• Longer-term storage; backup taken daily
  • You can check your current AFS usage with the following command:
> quota

Further info: CRC_AFS_Cell and see below on how to transfer files

Panasas

  • High-performance parallel file system
  • Required to request an allocation on /scratch365
  • Used for runtime working storage; no backup
  • You can check your current /scratch365 usage with the following command:
> pan_df –H /scratch365/netid

Further info: Available_Storage

FILE TRANSFERS TO OR FROM WINDOWS AND MAC SYSTEMS

To transfer files from your local desktop filesystem to your CRC filesystem space we recommend installing and using the following file transfer (GUI) client:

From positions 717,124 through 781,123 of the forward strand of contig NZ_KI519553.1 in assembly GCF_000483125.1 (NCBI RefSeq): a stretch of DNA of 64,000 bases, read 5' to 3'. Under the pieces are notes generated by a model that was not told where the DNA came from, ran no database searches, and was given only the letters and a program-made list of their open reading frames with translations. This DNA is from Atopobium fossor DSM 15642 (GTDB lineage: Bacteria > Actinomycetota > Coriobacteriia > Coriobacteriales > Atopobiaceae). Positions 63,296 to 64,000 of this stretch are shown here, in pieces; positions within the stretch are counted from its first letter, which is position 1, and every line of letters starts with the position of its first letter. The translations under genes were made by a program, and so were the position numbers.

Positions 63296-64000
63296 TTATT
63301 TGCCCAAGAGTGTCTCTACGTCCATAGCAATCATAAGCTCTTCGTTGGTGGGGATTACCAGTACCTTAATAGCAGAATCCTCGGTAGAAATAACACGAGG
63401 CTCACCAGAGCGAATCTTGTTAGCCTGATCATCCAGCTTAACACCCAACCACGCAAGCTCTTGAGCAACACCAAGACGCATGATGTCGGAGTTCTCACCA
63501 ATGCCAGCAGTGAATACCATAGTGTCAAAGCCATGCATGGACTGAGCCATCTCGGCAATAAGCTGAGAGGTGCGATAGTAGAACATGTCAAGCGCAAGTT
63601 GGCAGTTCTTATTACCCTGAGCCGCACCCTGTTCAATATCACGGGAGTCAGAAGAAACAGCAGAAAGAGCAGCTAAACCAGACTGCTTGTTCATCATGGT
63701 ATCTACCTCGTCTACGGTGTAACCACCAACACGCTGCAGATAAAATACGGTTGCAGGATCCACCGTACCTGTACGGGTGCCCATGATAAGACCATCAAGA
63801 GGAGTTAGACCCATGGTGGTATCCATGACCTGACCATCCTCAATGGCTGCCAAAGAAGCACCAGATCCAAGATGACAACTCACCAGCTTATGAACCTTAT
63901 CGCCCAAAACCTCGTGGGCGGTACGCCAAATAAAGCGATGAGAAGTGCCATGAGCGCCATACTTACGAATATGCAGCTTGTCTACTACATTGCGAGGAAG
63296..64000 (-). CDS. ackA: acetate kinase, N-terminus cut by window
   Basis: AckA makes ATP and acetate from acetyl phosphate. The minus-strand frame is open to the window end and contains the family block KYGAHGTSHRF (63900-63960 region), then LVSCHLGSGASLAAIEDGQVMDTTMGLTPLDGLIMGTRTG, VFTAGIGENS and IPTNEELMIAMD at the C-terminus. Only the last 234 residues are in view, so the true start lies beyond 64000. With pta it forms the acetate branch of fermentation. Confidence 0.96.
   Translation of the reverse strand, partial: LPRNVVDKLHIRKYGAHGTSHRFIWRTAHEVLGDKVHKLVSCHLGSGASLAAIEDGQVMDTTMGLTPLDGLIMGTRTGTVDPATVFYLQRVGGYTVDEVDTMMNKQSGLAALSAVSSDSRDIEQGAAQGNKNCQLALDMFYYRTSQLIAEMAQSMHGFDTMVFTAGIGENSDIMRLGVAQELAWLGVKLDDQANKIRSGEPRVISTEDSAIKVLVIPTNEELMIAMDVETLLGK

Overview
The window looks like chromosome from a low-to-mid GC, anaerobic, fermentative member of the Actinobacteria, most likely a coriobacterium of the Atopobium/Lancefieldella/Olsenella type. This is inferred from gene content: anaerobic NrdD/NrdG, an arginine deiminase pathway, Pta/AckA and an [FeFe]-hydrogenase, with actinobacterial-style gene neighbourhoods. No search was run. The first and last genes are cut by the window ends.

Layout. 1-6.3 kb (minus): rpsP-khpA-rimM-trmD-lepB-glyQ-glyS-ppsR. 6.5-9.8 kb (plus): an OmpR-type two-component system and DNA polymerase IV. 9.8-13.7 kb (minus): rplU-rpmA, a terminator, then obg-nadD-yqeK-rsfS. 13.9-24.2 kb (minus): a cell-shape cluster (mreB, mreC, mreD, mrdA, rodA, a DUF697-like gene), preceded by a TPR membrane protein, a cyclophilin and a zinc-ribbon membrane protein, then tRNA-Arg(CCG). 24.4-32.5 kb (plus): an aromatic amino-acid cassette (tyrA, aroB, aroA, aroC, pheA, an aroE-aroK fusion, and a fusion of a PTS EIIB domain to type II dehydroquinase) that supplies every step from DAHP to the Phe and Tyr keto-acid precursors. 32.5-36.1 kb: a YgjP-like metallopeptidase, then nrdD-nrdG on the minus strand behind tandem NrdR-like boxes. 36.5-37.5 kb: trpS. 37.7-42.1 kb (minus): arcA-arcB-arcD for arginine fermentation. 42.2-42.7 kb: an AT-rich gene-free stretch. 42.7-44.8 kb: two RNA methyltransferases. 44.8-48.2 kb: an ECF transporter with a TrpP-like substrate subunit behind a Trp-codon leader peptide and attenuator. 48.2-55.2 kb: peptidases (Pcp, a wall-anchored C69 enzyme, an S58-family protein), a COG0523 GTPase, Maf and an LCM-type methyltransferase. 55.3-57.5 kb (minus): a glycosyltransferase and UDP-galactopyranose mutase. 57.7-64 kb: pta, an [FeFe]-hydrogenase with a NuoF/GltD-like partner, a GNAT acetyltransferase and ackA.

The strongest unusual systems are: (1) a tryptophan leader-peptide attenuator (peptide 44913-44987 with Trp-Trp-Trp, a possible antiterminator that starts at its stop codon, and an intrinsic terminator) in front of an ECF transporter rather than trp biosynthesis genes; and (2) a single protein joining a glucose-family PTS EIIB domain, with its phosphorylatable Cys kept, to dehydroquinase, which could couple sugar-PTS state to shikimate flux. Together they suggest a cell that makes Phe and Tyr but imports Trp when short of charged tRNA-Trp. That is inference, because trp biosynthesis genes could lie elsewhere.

Cyberduck

JOB SCRIPTS

Jobs are submitted to the compute nodes via the Univa Grid Engine (UGE) batch submission system (note: currently there is no interactive access to compute nodes). Basic SGE batch scripts should conform to the following template:

#!/bin/csh

#$ -M netid@nd.edu	 # Email address for job notification
#$ -m abe		 # Send mail when job begins, ends and aborts
#$ -pe mpi-24 24	 # Specify parallel environment and legal core size
#$ -q long		 # Specify queue
#$ -N job_name	         # Specify job name

module load xyz	         # Required modules

mpirun -np $NSLOTS ./app # Application to execute

Further info: Submitting Batch/SGE jobs

PARALLEL ENVIRONMENTS

Parallel job scripts must request a parallel environment for execution:

1. smp (parallel jobs running within a single machine)
2. mpi-24 (parallel jobs running across multiple 24-core machines)

Note: If no parallel environment is requested (i.e. you do not specify a –pe parameter), then the default execution environment is a single-core serial job.